March 28, 2008 by admin
[Creem, Dec. 1971]
Unless there are two Diana Ross fans named “Randy Taraborelli” I think we can safely assume this is the same guy.
Category: Dear Ed.
Yeah, same guy. See his website:
He’s one of those hack celeb biographers (like Mark Bego, only crasser, with a worse haircut) who’s covered Diana, Michael Jackson, Cher and the Royal Family, and naturally he’s built up a little cottage industry on the side as one of those go-to talking heads that folks like Good Morning America will call whenever there’s a death/scandal that needs commenting upon.
Nice to know he had found and launched his career path even back then with his fan club work. And to think that had I stuck with my U2 fanzine in the late ’80s, nowadays I would be the go-to guy whenever GMA and their ilk needed some plum, pithy verbiage on Bono & Co.!
The comment of Fred Mills about Randy Taraborrelli is fairly astute: a hack he is.
(I wouldn’t have been generous or perverse enough to give his web site, though. Protect the innocent from the corrupt, I say.)
Randy might be a hack, but at least in this case he was right. The Supremes were a great girl group.
Unfortunately, this letter comes from the very earliest issue of Creem I own, so I can’t reference the review itself. If, as Taraborelli suggests, the reviewer actually claimed the Supremes were not a good “idea” (whatever the hell that even means), then yeah, that’s just silly.
Sometimes comments on the internet allude to larger subjects, and larger conversations; and in the case of JRT that is certainly true. There may have been a prejudice against girl groups in general when the review and article were published; or maybe the matter concerned the fact that the version of the Supremes under review did not include Diana Ross and really could not claim the full legacy of the Supremes for itself. What is most important is the fact that JRT, the hack, went on to betray Diana Ross with one of the most malicious, unfair biographies ever written, the notorious Call Her Miss Ross, from which Ross’s career has yet to recover: all Ross has done since, for better and worse, has been seen through the lens of the book, which took as its sources people whose careers never knew the success or support at Motown that Ross’s had. To simply remark, Yeah, the Supremes were a great group is to miss much of the story.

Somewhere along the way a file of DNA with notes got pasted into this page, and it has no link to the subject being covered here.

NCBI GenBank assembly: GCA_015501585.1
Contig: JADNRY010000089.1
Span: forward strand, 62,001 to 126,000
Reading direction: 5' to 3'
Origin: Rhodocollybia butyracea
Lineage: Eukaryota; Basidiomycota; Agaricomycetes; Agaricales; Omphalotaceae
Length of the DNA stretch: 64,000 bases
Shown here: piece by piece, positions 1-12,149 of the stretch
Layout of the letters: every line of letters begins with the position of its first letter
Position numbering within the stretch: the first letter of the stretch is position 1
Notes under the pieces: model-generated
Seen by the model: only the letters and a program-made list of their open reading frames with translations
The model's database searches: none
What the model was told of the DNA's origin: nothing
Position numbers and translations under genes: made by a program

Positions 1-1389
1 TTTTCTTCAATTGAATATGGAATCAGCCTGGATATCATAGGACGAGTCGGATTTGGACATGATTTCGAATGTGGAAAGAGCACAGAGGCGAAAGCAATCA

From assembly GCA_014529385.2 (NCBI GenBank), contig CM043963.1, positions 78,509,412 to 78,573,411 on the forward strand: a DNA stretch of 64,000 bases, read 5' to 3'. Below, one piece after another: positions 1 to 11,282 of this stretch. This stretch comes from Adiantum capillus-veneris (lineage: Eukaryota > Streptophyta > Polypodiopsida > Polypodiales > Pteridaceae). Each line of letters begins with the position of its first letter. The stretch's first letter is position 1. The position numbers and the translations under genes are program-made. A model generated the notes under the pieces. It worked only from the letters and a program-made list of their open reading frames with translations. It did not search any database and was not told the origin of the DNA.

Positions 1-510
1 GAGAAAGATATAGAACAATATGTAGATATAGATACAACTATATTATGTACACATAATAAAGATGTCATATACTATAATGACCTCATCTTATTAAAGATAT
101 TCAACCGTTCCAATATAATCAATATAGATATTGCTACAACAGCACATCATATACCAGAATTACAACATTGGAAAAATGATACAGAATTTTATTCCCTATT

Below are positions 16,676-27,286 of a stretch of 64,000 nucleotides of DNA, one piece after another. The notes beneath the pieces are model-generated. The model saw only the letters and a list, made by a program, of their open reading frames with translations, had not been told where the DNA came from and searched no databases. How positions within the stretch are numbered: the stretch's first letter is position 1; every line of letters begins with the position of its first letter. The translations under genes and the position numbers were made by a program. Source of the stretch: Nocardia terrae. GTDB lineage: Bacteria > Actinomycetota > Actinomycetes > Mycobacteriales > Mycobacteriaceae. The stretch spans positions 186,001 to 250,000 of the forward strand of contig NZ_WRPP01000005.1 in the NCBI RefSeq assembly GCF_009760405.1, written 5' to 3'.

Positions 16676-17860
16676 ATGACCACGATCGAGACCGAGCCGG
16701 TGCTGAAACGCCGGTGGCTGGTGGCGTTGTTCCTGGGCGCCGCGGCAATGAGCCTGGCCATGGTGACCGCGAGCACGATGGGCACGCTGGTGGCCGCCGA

>>> What is most important is the fact that JRT, the hack, went on to betray Diana Ross with one of the most malicious, unfair biographies ever written, the notorious Call Her Miss Ross, from which Ross’s career has yet to recover: all Ross has done since, for better and worse, has been seen through the lens of the book…<<<
No offense, Garrett, but that strikes me as more than a little far-fetched. Her entire career “seen through the lens” of one book? (Which, by the way, I don’t doubt is as terrible as you are all suggesting… but that’s a mighty strong imprint by a supposed piece of hackwork. And strangely, I have my own thoughts about Diana Ross’s solo career that don’t have a thing to do with the book, especially considering I didn’t even know the title until you just mentioned it.)